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Iowan Tops List of Federal Judges Attending Seminars Sponsored by Political Donors and Corporations

Some critics say the corporations are funding these seminars in order to influence the outcome of cases in which they, or companies like them, are involved.

By: Hayley Bruce and The Center for Public Integrity

This story was produced by IowaWatch.org, the independent, non-profit news organization of The Iowa Center for Public Affairs Journalism.

A federal judge in Iowa tops the list of judges traveling to judicial seminars funded by politically active nonprofits and corporations, an investigation by the Center for Public Integrity revealed.

Charles R. Wolle, of the Southern District of Iowa, attended nine of these seminars from July 2008 through 2012, tying him with Chief Judge Thomas B. Bennett of the Northern District of Alabama Bankruptcy Court as the most traveled judge in the nation, according to reports filed online by the judges and analyzed by the Center for Public Integrity.

These seminars, which are intended to improve a judges understanding and interpretation of the law, frequently are sponsored by corporations but also politically active conservatives. Top sponsors included the Charles G. Koch Charitable Foundation, The Searle Freedom Trust, ExxonMobil Corp., Shell Oil Co., Pfizer Inc. and State Farm Insurance Cos. According to the Center, each funded 54 seminars.

Some critics say the corporations are funding these seminars in order to influence the outcome of cases in which they, or companies like them, are involved. For example, sponsors for a 2009 conference in Chicago that Wolle attended called The Pharmaceutical Industry: Economics, Regulation, and Legal Issues included Dow Chemical Co. and Pfizer Inc.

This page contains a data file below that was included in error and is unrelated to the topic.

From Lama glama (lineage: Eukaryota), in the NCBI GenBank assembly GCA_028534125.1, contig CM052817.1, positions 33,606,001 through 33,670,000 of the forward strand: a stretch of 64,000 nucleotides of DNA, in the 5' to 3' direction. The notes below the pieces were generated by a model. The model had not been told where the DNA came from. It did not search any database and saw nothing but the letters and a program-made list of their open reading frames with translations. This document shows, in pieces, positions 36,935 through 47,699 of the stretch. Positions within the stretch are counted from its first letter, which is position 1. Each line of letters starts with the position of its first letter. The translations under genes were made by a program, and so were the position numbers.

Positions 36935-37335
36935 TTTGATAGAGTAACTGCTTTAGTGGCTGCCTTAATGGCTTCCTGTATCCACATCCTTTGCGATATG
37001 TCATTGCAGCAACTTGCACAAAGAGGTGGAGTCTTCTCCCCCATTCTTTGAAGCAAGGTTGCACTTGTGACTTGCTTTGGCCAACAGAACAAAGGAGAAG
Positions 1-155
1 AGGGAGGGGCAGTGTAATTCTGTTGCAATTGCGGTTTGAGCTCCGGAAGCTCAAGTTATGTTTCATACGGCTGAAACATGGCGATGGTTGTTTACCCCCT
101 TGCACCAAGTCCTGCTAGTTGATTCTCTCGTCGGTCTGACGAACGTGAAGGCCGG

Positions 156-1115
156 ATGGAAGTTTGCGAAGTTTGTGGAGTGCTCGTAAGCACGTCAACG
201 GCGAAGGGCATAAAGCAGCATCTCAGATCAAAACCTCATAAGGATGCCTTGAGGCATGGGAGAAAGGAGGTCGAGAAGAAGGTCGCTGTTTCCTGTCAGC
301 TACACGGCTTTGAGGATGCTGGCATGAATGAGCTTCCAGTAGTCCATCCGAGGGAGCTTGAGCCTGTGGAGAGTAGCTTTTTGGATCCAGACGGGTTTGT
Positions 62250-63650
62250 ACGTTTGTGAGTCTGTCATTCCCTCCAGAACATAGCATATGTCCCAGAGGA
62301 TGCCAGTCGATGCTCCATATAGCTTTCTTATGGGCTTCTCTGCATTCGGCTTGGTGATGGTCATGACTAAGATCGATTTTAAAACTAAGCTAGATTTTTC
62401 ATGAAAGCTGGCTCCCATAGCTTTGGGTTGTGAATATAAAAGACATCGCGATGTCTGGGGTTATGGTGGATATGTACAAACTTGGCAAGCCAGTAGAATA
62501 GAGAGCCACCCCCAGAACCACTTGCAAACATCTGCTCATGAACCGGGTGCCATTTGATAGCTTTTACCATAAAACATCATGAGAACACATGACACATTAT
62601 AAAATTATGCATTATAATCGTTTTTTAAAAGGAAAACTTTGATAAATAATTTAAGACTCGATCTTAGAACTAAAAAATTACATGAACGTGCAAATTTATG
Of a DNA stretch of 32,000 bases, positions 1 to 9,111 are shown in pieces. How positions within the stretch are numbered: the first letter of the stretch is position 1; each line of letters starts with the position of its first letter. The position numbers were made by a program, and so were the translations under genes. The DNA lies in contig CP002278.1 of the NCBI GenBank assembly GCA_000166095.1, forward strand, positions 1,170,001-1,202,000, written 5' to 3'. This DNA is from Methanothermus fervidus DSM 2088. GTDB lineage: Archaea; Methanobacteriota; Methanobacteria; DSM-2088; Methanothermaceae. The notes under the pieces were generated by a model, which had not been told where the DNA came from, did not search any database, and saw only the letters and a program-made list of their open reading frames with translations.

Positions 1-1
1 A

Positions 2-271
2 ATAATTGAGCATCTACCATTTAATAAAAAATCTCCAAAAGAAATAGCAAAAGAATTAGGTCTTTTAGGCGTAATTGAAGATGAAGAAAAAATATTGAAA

Wolle, who has been considered a senior status judge since October 2001 because he is partially retired, was nominated by President Ronald Reagan in 1987. He did not return a call for comment from IowaWatch or a request to comment from the Center for Public Integrity.

An analysis by IowaWatch indicates that all six Iowa judges who attended an educational seminar attended a seminar sponsored by the top corporations and foundations sponsors.

In addition to Wolle’s nine conferences, those judges include Chief Magistrate Judge Thomas J. Shields of the Southern District of Iowa, with four corporate-sponsored seminars and one seminar that was not sponsored by the most prominent sponsors in the reports; District Judge John A. Jarvey, also of the Southern District of Iowa, with three seminars; Bankruptcy Judge William L. Edmonds, who has retired from active service in the Northern District of Iowa, with two seminars; and District Judge Robert W. Pratt of the Southern District and Magistrate Judge Paul A. Zoss, of the Northern District, with one seminar each.

Polk County is located in the Southern District.

According to the Center for Public Integrity’s analysis, the Lynde and Harry Bradley Foundation, Dow Chemical Co., AT&T Inc., and the U.S. Chamber of Commerce also were listed as top sponsors. Each of these sponsors funded seminars that Iowa judges attended.

But corporate sponsors are only one piece of the puzzle, as more than 800 sponsors, nationally, were listed in the records as individuals, which means they paid some of conference costs.

Some judges are listed as sponsors of  conferences they attended, which could mean they covered at least some of the costs to attend. Of Iowa’s six judges, Edmonds, Wolle, and Zoss are listed as contributors to some of the seminars they attended.

Determining how much money each sponsor contributed to each seminar is difficult because sponsors are not required to report it. However, the Center for Public Integrity found that many of these corporate and conservative sponsors pay for expenses a judge could incur upon traveling to the seminars, including meals, airfare and hotel costs.

Click here to read the full Center for Public Integrity report

Chris Young, Reity O’Brien and Andrea Fuller with the Center for Public Integrity contributed to this report.

Find the original story, with interactive graphics, at IowaWatch.org.

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